Paul’s speech at the Areopagus is likely one of the most studied and debated speeches in the book of Acts. For more detail see a much longer piece: THE AREOPAGUS: A STUDY IN CONTINUITY AND DISCONTINUITY featured in the June, St. Francis Magazine.
Just what kind of people were in Paul’s audience?
- Are they on the right track and just need a bit of guidance?
- Were they on the right track and went off the rails?
- Are they slightly sick and just need some kind of medication?
- Are they dead in sin and need resurrection power to even hear the Word?
This is more than a theoretical question, as it has a huge influence on mission strategy. Think of Islam, for instance which teaches that Adam and Eve did make a mistake and now through proper guidance can come back to Allah. What is presupposed in Islam then, is that it is within human power to come back to God.
One might picture the fall in Islam as someone who falls into a pit that is less than 2 meters deep and then gets some coaching on how to climb back out.
Now before we get too smug, this view about human ability was debated in the early church, after it was introduced by a monk called Pelagius. Although branded a heretic, the ideas of Pelagius—although toned down a whole lot— exist to this day, and now come out in statements to the effect: “if we make this translation just a bit more Muslim-friendly they will come to the Lord in droves” “if you incarnate the gospel just right then results will be guaranteed;” “those people, much more than some others, are resistant to the gospel;”.
Compare this with a Biblical view, what some might call the Augustinian view which states that humans are dead in their sin, and wholly unable without a change of their nature to come to God. Consider the data.
1. Are spiritually dead: (Eph 2:1) “And you were dead in the trespasses and sins …”
2. Cannot understand or receive spiritual truth: (1 Cor 2:14) “But a natural man does not accept the things of the Spirit of God, for they are foolishness to him; and he cannot understand them, because they are spiritually appraised. …”
3. Cannot please God: (Rom 8:8) “Those who are in the flesh cannot please God …”
4. Cannot come to Christ: (John 6:44) “No one can come to Me unless the Father who sent Me draws him…” “No one can come to Me unless it has been granted to him by My Father” (John 6:65)
5. Cannot repent: “Can the Ethiopian change his skin or the leopard his spots? Then may you do good who are accustomed to evil” (Jer. 13:23). “Who can bring a clean thing out of an unclean? Not one” (Job 14:4). “A good tree cannot bear bad fruit” (Mt. 7:18).
6. Are under the power of Satan: (1 John 5:19) “We know that we are of God, and that the whole world lies in the power of the evil one”
7. Dwell in darkness: (Ephesians 5:8) “… for you were formerly darkness, but now you are Light in the Lord; walk as children of Light”
8. Do not seek God: (Rom 3:11) “There is none who understands, There is none who seeks for God ”
9. Are helpless: (Rom 8:8) “For while we were still helpless, at the right time Christ died for the ungodly ”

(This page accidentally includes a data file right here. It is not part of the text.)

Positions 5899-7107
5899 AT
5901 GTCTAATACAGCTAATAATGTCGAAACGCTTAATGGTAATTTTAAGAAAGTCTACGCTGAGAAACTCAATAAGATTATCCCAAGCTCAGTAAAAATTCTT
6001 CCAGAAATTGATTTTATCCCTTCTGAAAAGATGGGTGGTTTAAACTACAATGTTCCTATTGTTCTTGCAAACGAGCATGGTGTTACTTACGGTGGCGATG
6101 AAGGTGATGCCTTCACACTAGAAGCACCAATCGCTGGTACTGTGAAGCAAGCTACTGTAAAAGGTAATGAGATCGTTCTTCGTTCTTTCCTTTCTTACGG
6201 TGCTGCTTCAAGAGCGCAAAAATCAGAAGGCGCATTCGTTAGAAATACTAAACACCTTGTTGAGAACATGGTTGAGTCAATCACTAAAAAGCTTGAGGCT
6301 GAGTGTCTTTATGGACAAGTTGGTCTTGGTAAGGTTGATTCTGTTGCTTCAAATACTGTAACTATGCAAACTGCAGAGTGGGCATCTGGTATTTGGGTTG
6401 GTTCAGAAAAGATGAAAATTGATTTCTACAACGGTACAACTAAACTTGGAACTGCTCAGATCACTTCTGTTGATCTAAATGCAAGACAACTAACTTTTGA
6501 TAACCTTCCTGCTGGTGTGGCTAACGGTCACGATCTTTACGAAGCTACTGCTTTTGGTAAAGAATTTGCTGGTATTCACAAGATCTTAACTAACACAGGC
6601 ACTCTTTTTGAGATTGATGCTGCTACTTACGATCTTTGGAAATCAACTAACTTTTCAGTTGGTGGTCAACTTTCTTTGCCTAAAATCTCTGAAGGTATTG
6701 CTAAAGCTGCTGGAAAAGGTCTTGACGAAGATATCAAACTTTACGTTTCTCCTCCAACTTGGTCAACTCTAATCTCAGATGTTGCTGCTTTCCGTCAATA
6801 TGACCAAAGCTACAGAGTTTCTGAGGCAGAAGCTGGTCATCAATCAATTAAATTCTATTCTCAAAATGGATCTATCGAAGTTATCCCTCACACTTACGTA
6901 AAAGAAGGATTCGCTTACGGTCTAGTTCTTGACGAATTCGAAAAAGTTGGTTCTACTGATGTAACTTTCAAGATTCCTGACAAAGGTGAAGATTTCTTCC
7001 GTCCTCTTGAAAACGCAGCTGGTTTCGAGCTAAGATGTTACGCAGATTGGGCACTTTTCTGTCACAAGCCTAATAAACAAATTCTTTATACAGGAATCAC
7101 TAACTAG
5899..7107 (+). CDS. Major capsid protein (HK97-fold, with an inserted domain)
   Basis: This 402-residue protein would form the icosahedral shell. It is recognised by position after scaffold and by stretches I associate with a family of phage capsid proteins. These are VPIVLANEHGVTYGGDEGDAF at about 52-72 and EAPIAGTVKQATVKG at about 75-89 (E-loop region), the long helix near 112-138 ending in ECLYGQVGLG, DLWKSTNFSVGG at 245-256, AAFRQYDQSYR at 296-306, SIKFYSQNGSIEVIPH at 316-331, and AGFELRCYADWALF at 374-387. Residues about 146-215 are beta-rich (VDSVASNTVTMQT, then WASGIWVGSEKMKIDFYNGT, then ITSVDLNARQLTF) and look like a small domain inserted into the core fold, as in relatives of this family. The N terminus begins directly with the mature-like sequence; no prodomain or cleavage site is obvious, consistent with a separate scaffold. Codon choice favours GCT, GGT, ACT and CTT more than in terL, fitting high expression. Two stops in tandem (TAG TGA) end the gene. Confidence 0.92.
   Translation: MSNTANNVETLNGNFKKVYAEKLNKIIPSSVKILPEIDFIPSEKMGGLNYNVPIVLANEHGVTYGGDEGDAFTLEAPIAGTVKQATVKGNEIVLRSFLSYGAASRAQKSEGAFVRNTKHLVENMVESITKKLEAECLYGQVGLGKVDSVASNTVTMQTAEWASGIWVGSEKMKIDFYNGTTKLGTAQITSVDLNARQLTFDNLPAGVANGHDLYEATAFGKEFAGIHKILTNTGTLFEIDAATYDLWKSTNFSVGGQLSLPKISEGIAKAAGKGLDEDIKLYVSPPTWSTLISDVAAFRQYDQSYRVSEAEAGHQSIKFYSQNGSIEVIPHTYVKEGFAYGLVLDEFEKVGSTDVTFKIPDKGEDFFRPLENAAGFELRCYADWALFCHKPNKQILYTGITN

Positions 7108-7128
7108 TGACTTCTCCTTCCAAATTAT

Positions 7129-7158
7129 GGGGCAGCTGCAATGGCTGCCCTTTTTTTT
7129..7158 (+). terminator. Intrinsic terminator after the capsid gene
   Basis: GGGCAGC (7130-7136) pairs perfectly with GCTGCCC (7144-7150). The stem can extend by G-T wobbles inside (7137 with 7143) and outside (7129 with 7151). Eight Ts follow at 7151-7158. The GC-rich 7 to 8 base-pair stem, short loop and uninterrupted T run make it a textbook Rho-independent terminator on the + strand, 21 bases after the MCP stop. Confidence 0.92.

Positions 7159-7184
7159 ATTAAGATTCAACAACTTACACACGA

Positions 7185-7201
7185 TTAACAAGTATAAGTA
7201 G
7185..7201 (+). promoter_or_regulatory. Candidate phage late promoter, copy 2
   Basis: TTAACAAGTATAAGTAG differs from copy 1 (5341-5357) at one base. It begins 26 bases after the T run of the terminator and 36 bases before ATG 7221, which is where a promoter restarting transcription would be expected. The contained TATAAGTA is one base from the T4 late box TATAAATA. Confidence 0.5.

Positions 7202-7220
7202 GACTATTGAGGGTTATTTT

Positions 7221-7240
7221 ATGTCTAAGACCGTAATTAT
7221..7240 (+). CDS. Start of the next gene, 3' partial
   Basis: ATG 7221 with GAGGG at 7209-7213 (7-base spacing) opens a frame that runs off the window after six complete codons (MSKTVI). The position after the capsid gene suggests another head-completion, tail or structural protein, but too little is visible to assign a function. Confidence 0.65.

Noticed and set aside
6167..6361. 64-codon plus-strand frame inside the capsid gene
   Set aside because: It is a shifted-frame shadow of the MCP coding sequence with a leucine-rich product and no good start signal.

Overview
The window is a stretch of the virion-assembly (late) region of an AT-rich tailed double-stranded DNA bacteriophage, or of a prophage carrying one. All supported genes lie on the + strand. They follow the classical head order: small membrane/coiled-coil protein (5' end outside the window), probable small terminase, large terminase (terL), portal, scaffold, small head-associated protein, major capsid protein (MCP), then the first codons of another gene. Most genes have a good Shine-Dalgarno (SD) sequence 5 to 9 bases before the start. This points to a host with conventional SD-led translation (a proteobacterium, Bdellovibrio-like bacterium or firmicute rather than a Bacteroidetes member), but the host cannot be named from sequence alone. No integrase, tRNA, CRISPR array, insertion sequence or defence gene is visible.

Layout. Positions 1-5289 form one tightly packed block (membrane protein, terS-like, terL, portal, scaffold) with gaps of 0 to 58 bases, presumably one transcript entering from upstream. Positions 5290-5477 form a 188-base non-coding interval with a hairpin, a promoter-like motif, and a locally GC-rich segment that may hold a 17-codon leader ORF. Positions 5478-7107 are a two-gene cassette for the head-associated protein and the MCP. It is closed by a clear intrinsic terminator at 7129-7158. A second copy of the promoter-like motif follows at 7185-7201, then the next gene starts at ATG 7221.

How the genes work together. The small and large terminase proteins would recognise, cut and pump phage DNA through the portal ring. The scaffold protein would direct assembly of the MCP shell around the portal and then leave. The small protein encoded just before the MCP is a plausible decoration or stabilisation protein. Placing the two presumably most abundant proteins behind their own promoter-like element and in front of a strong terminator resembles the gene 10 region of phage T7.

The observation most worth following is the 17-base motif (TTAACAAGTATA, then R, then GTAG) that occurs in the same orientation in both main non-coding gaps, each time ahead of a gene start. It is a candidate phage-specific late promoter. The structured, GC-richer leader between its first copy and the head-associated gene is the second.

10. Have uncircumcised hearts of stone: (Ezek 36:26) “Moreover, I will give you a new heart and put a new spirit within you; and I will remove the heart of stone from your flesh and give you a heart of flesh.”
11. Offer sacrifices which are an abomination to God: (Proverbs 15.8)
12. Are hostile towards God: (Rom 8:7) “…because the mind set on the flesh is hostile toward God”
Paul would have seen the unregenerate Epicurean and Stoic philosophers and those in the marketplace as lying dead in a pit 100 meters deep. They did not need good advice, more information, or some coaching. They needed Resurrection. Paul made no excuse for preaching Jesus and the resurrection.
This put Paul in a place of humility. All of his persuasive rhetorical skills, knowledge of the Hebrew Scriptures, and knowledge of the Greek culture at Athens were not enough. Only Gospel proclamation in the power of the Holy Spirit, and the Holy Spirit working powerfully to bring that Word home would have any effect. It was effective. “Some believed…” (v. 34).
Paul knew that he too had had a heart of stone and had shown open hostility to God in Christ by persecuting Christians. This helped him to show compassion to his fellow human beings. Note the kindness in the words “we ought” (v.29) “men of Athens” (v. 22). There is patience in his presentation as he connects with their thought world…”I carefully observed “(v.23) and takes them methodically and systematically to Jesus, even though he is irritated to the core with their idolatry (v. 16).
Paul knows with a certainty that he is God’s authorized representative. This gives authority to his words…. “this is what I am going to proclaim to you” (v.23).
Paul fears God more than he fears the people in front of him, who had not wasted any time to label him with a slur as a “babbler”–a wannabee philosopher (v. 17). Paul does not return the insult but leads his audience from what they can observe in the created order to the fact that they will have to bow their knees in repentance to King Jesus who is going to Judge them.
How do you see the people in front of you? Do your methods reflect a humanistic view of people with inherent human ability like that of Pelagius and Islam, or do they reflect the Biblical view?